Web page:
The recent publication of Nuclear Policy Paper No. 14, Countdown to Chaos?, marks the completion of a series of cooperative reports by BASIC, the Arms Control Association (ACA) and the Institute for Peace Research and Security Policy at the University of Hamburg (IFSH) on NATO’s nuclear weapons and their future. Previous reports have focused on:
- revising NATO’s nuclear posture,
- the future of NATO’s nukes,
- dissecting the DDPR,
- plans to modernise NATO’s nuclear forces,
- how theatre nuclear weapons in Europe fit into plans for future U.S.-Russia nuclear reduction talks, and
- why NATO’s nuclear bureaucracy hinders change to the Alliance’s nuclear policy and posture.
The current report details the timelines for, and implications of, procurement decisions for NATO’s next-generation dual-capable aircraft (DCA).
What has not been examined, however, is the most basic (pun intended) question of all: Why, 59 years after the introduction of U.S. nuclear weapons into Europe, and 22 years after the fall of the Soviet Union, are American nukes still based on the territory of five NATO Allies?
The answer is simple: NATO as an institution may not be broken, but it sure is stuck.
When it was created in 1949, NATO appeared to solve several serious problems for West European democracies: Keeping the Soviet Red Army at arm’s length, encouraging the development of democracy in Allied states, and maintaining a U.S. military presence in Europe in order to bolster the first two points. By 1954, however, it had become apparent that Allied conventional capabilities might not be adequate to the job of deterring Soviet conventional attack, especially following the detonation of the first Soviet thermonuclear weapon in 1953. The U.S. moved to install shorter-ranged, smaller-yield nuclear weapons in Europe in the form of artillery rockets, early cruise missiles, and eventually even artillery shells and other truly tactical-range nuclear weapons.
Whether one gives credence to the effectiveness of these various weapons, to the class of theatre nuclear weapons in toto, or indeed to nuclear deterrence itself, the fact remains that for the next 37 years no nuclear weapon was used in anger, in Europe or anywhere else. With the 1991 formal dissolution of the Soviet Union, the way was made clear, it appeared at the time, for the eventual removal of theatre nukes from Europe. The Presidential Nuclear Initiative actions taken by the U.S., the Soviet Union and its successor state the Russian Federation from October 1991 through January 1992 could have, and in the opinion of many experts should have, spelled the end to theatre nuclear weapons in Europe. What happened instead, however, was due directly to NATO’s course of action over the subsequent 17 years.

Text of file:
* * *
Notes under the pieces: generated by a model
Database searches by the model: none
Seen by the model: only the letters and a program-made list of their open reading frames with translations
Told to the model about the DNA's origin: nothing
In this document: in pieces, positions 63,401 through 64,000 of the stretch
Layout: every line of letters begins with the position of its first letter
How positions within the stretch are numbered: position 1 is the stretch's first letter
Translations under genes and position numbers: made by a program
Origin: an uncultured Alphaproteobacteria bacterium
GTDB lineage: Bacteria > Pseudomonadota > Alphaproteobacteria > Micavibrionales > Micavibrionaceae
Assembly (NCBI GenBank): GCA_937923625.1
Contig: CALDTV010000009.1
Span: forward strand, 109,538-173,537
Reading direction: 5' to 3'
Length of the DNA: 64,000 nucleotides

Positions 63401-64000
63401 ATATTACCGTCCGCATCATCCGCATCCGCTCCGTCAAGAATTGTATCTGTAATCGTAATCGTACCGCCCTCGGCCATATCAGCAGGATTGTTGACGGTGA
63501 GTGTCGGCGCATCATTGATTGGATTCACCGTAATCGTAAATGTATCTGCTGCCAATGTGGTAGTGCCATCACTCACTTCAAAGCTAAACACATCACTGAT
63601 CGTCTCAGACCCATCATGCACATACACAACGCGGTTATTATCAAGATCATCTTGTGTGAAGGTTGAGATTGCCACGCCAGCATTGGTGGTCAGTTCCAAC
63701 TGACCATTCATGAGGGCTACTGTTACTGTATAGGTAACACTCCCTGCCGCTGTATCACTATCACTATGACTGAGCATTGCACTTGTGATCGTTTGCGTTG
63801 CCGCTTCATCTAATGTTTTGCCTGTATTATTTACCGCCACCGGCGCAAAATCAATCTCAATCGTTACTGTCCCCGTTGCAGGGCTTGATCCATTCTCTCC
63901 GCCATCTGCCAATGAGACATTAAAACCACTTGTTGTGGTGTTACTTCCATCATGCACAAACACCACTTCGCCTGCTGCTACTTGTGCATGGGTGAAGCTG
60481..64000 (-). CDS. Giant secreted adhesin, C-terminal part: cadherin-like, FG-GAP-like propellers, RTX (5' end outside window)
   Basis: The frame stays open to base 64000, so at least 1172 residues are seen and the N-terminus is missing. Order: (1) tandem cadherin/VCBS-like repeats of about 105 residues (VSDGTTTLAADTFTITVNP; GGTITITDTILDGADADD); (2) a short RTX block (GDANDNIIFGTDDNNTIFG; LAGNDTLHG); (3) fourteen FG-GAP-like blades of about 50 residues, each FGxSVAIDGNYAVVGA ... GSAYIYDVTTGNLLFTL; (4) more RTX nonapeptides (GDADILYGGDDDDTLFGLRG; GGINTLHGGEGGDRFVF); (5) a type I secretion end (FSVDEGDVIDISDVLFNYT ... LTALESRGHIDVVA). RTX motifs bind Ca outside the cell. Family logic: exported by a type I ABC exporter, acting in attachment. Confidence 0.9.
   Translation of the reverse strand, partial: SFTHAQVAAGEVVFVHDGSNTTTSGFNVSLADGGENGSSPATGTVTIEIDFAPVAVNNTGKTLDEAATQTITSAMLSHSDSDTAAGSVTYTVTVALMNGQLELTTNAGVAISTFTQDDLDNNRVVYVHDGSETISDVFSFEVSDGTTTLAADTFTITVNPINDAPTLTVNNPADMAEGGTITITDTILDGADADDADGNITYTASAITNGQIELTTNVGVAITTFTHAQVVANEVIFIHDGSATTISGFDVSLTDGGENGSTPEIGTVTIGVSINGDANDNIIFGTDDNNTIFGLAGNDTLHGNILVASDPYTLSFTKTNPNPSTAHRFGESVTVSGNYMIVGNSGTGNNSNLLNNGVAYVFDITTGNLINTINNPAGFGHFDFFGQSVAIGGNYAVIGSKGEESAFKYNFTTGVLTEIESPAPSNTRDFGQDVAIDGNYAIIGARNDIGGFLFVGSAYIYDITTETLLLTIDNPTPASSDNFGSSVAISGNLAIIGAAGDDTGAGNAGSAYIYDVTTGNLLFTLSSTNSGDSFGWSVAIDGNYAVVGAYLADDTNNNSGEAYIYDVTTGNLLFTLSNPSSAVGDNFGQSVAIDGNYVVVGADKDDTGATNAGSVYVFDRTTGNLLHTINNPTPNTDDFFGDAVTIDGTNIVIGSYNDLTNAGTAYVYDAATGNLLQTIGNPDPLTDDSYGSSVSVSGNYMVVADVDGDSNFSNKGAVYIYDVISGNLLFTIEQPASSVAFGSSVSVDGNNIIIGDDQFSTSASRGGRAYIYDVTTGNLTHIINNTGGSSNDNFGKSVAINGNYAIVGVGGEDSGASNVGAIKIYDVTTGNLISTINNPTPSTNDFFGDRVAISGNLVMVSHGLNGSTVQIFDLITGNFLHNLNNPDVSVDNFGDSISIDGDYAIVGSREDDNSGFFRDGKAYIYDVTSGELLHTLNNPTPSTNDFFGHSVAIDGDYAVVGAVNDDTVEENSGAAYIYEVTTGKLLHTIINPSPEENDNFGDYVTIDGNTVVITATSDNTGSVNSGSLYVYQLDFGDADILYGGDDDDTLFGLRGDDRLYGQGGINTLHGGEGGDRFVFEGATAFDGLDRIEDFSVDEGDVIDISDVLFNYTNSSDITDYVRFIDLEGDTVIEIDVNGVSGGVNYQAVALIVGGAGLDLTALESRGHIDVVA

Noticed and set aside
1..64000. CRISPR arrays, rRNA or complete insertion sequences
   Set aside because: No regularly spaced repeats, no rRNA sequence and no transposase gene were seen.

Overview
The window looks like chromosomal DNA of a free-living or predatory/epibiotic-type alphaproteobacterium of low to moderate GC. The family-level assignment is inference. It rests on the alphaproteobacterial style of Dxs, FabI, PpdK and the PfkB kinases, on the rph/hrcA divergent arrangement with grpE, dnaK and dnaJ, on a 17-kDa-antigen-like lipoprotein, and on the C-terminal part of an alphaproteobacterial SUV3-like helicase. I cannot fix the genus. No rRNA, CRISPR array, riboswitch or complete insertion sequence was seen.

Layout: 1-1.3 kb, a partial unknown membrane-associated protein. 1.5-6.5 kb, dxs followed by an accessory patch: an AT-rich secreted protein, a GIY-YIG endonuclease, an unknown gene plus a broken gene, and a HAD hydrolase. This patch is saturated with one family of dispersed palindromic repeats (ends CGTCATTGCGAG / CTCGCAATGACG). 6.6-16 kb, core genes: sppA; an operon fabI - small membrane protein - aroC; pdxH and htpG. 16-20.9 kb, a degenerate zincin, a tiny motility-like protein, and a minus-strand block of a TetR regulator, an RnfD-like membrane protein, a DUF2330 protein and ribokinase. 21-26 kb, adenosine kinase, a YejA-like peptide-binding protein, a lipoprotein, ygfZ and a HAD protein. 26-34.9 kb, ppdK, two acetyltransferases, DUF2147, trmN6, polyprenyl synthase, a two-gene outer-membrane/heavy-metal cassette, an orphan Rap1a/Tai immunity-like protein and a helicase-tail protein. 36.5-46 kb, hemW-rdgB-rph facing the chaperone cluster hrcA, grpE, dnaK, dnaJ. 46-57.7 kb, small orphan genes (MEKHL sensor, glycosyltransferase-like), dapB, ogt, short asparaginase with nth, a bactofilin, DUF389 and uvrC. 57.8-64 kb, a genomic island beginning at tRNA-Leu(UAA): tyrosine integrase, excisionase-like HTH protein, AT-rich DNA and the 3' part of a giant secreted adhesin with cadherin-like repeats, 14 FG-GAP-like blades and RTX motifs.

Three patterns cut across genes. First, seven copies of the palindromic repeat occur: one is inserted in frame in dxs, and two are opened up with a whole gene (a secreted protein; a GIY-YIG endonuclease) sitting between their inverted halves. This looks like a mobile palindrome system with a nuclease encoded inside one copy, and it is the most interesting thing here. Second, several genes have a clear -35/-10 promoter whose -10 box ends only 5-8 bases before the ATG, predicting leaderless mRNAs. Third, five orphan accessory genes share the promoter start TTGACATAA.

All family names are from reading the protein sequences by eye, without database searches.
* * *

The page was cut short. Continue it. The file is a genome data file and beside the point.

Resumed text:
So what does the world’s premier political-military alliance do once its raison d’être disappears? That’s right – it expands!
From 12 Allies in 1949 to 16 in 1990 (albeit with a united Germany replacing West Germany as a NATO Ally), the Alliance had expanded slightly during the Cold War. With its end, however, the urge to grow proved both irresistibly strong and widespread: NATO added a further three Allies in 1999, seven more in 2004 (including three former Soviet republics), and a final two in 2009. Along the way, “America and the 11 dwarves” gave way to a 28-headed monster that retained the consensus rule for all Alliance decisions. (Among other things, this means that no NATO decision is possible without the consent of a number of small and obscure governments in Europe – a sobering thought for some.)
Along the way, obtaining consensus at NATO on controversial issues has grown from a formidable task into a near-impossibility. NATO agreed to base U.S. nuclear weapons in Europe in 1954; to admit a German state only 10 years removed from National Socialism in 1955; to raise its alert levels during, inter alia, the Soviet invasion of Hungary in 1956, the Berlin crisis of 1961, the Cuban missile crisis of 1962, and the Soviet invasion of Czechoslovakia in 1968; and to offer Article 5 mutual defence assistance to the United States following the events of 11 September, 2001.
By contrast, by 2011 NATO was unable to agree that WMD and ballistic missile proliferation represented a challenge to NATO; nor could 28 Allies agree during the 2012 Deterrence and Defence Posture Review to do more than note the declaratory policies of the Alliance’s three Nuclear Weapon States, France, the UK and the U.S. No hope existed for meaningful change to NATO’s nuclear posture, and none will as long as Allies are fundamentally divided on the question of getting U.S. theatre nukes out of Europe.
In fact, the problem runs deeper still – there is no one definition of NATO’s reason to exist in the 21st century, and no reason to believe that one can be agreed upon. Enlargement has placed “Old Europe”, which favours using NATO as a de facto world police force, at direct odds with “New Europe”, which prefers to emphasize the Article 5 pledge of mutual defence support in times of crisis. Lacking existential agreement in a way that, say, the European Union does not (“ever closer union”, anyone?), NATO cannot hope to agree on issues as fraught as nuclear policy and posture.
All of this leaves one current hope for the removal of the 180-odd B61 nuclear gravity bombs which the United States maintains in Europe: Political leadership from the United States, based either on President Obama’s vision of a nuclear-free world, or on the unilateral political action of one or more of NATO’s five B61 host nations.
(File downloaded from http://en.wikipedia.org/wiki/File:Map_of_NATO_chronological.gif#filelinks on 22 July 2013.)
These are the opinions of the author and do not necessarily reflect those of the organisation.